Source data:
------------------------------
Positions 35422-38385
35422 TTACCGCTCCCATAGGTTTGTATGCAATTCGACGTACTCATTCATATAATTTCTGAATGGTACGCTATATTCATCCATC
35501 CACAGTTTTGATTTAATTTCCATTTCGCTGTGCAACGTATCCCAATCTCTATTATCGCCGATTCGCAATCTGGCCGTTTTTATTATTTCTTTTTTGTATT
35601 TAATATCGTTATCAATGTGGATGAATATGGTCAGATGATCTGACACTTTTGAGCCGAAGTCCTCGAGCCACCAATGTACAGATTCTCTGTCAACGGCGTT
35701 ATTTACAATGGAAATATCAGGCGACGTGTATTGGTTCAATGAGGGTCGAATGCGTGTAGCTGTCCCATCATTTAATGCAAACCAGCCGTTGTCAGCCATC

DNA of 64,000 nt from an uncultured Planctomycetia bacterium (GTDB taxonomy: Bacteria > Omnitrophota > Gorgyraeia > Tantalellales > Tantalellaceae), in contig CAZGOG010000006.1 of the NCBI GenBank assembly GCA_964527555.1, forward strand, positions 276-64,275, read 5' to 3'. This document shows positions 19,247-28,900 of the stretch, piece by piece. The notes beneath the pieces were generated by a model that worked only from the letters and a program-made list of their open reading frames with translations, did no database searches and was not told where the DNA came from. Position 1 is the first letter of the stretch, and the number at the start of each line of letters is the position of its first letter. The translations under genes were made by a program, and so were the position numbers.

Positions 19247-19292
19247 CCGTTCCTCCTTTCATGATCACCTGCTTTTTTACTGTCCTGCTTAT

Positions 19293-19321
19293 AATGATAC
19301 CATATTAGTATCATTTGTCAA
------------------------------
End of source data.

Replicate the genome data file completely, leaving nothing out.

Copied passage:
Positions 35422-38385
35422 TTACCGCTCCCATAGGTTTGTATGCAATTCGACGTACTCATTCATATAATTTCTGAATGGTACGCTATATTCATCCATC
35501 CACAGTTTTGATTTAATTTCCATTTCGCTGTGCAACGTATCCCAATCTCTATTATCGCCGATTCGCAATCTGGCCGTTTTTATTATTTCTTTTTTGTATT
35601 TAATATCGTTATCAATGTGGATGAATATGGTCAGATGATCTGACACTTTTGAGCCGAAGTCCTCGAGCCACCAATGTACAGATTCTCTGTCAACGGCGTT
35701 ATTTACAATGGAAATATCAGGCGACGTGTATTGGTTCAATGAGGGTCGAATGCGTGTAGCTGTCCCATCATTTAATGCAAACCAGCCGTTGTCAGCCATC

DNA of 64,000 nt from an uncultured Planctomycetia bacterium (GTDB taxonomy: Bacteria > Omnitrophota > Gorgyraeia > Tantalellales > Tantalellaceae), in contig CAZGOG010000006.1 of the NCBI GenBank assembly GCA_964527555.1, forward strand, positions 276-64,275, read 5' to 3'. This document shows positions 19,247-28,900 of the stretch, piece by piece. The notes beneath the pieces were generated by a model that worked only from the letters and a program-made list of their open reading frames with translations, did no database searches and was not told where the DNA came from. Position 1 is the first letter of the stretch, and the number at the start of each line of letters is the position of its first letter. The translations under genes were made by a program, and so were the position numbers.

Positions 19247-19292
19247 CCGTTCCTCCTTTCATGATCACCTGCTTTTTTACTGTCCTGCTTAT

Positions 19293-19321
19293 AATGATAC
19301 CATATTAGTATCATTTGTCAA